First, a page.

Antisemite YouTuber T. West feeds the Jew-hating propaganda machine
Theautries West, or “T. West” as he is known on YouTube, is a particularly nasty African-American antisemite who blames Jews for everything from the recent Arab Spring uprisings to his children’s acne. Whatever the trouble or world situation, you can be sure Jews are behind it all, according to T. West.
West currently resides on YouTube as “Afrisynergy”, and Jews/Zionists are the target of his vitriol. He was suspended a couple of years ago by YouTube administration under the username “westthea” for hate speech directed towards Jews in Israel and the United States. West parrots pretty much every antisemitic canard ever dreamed up by Jew haters over the centuries.
In today’s hyper-connected world, one individual’s extremist rant on the Internet can quickly become fodder for a newspaper headline halfway around the world.
This was the case when West posted an incoherent tirade on YouTube last year, making the preposterous allegation that the much-lauded Israel Defense Forces mobile hospital unit in Haiti might be involved in stealing organs for profit. He now has over a dozen videos on YouTube making the same false allegations.
The whole concept is laughable to the rational mind, but West’s mind is anything but rational. He’s a paranoid schizophrenic with a persecution complex.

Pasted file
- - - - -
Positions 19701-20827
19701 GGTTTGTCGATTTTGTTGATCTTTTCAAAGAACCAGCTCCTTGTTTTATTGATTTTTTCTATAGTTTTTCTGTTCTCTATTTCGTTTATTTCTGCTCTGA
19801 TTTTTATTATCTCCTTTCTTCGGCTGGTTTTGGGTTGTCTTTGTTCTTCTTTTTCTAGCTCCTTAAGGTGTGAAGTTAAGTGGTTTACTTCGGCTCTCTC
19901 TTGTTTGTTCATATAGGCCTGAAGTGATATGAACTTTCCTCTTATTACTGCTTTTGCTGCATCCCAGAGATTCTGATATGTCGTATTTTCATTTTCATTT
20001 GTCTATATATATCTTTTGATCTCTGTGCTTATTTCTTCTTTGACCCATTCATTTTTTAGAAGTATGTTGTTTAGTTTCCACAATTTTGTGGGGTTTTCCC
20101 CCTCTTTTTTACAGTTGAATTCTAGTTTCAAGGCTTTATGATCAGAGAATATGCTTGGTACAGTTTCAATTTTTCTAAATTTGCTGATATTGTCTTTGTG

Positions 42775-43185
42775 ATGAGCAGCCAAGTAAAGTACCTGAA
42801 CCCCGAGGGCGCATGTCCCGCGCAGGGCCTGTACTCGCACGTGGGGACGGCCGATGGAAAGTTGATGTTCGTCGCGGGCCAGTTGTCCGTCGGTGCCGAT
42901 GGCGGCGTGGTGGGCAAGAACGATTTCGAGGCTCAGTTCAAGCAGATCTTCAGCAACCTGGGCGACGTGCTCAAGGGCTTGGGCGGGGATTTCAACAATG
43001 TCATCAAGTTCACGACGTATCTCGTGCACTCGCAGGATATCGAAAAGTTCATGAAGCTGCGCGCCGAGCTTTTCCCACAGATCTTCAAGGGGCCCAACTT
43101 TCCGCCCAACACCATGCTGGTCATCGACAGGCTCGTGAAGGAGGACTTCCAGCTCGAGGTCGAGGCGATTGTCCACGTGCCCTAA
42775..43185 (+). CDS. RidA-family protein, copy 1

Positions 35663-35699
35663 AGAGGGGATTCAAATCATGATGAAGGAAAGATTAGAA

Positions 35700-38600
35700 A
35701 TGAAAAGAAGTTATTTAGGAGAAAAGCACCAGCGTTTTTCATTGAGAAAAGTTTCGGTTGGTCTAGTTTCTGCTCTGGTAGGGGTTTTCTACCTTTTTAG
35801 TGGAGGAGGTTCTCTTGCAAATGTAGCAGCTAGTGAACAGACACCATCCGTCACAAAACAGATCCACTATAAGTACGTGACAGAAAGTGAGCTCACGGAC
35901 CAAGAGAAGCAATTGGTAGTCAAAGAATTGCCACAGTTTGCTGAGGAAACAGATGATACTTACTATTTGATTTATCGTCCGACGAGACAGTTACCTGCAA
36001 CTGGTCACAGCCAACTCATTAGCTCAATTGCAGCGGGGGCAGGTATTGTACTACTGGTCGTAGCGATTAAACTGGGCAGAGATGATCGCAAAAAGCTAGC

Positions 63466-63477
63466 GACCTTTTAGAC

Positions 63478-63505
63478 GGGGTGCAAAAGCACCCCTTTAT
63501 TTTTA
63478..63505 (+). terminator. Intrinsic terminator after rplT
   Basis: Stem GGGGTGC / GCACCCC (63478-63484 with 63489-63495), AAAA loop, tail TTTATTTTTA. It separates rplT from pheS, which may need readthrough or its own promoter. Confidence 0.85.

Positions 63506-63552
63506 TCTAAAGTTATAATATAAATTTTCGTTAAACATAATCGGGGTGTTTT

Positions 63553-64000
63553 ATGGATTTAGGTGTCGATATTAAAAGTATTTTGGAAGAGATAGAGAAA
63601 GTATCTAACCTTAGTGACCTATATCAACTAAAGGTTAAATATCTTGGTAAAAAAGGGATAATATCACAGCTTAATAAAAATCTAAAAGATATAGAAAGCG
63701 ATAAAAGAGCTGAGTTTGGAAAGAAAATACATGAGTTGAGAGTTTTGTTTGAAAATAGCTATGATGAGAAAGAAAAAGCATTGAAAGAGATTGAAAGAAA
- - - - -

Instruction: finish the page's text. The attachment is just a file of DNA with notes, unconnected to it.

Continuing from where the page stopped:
This is not a new thing. Antisemites of every stripe have been putting forth this propaganda for centuries, from the blood libels of the Middle Ages until today, when they claim the IDF kills Palestinians in order to harvest their organs to sell on the black market.
Several anti-Israel Web sites and Middle East news sources immediately picked up on and reported as credible the allegations made by West that Israel may be involved in stealing organs from earthquake victims. “Israel Harvesting Organs in Haiti?” asked a banner headline on the Web site of Press TV, a state-funded Iranian news channel. The answer was readily provided in the adjacent article, quoting directly from the “T. West” tirade.
How does such an outrageous accusation, made by someone virtually unknown ostensibly sitting in his living room with no information other than what he has read on the Internet and seen on television, get broadcast around the world in nano-seconds as the truth?
The answer is technology. The Internet has made it easy for anyone to “broadcast yourself” — as the YouTube saying goes — and many do so with nefarious intentions and without fear of consequences.
The Internet’s increasingly user-driven social-networking sites are a boon not only to those who put them to use for positive purposes — for getting out news and video from the anti-government protests in Iran, for example — but to those who spread incitement, malicious rumors, extremism and hatred.
We no longer live in the time when toxic anti-Semitic conspiracy theories spread slowly, through word-of-mouth, books, articles, or were contained within fringe groups and extremist activists. Today, within minutes, any spurious allegation posted online that casts a negative light on the Jewish state or Jews, no matter how dubious or untrustworthy the source, is repeated and spread and embraced as fact.